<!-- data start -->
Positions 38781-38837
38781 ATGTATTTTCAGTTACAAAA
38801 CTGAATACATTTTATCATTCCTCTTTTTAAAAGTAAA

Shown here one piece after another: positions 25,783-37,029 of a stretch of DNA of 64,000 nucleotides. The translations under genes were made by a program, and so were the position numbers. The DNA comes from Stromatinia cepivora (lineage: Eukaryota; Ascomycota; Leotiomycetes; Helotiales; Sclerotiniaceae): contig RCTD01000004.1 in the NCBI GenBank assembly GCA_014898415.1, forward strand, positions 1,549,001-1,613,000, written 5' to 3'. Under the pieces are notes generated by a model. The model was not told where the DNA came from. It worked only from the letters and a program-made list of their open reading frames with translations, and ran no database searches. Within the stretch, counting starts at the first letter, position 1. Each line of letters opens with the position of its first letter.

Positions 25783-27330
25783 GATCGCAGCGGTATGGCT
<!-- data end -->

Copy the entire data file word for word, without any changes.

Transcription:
Positions 38781-38837
38781 ATGTATTTTCAGTTACAAAA
38801 CTGAATACATTTTATCATTCCTCTTTTTAAAAGTAAA

Shown here one piece after another: positions 25,783-37,029 of a stretch of DNA of 64,000 nucleotides. The translations under genes were made by a program, and so were the position numbers. The DNA comes from Stromatinia cepivora (lineage: Eukaryota; Ascomycota; Leotiomycetes; Helotiales; Sclerotiniaceae): contig RCTD01000004.1 in the NCBI GenBank assembly GCA_014898415.1, forward strand, positions 1,549,001-1,613,000, written 5' to 3'. Under the pieces are notes generated by a model. The model was not told where the DNA came from. It worked only from the letters and a program-made list of their open reading frames with translations, and ran no database searches. Within the stretch, counting starts at the first letter, position 1. Each line of letters opens with the position of its first letter.

Positions 25783-27330
25783 GATCGCAGCGGTATGGCT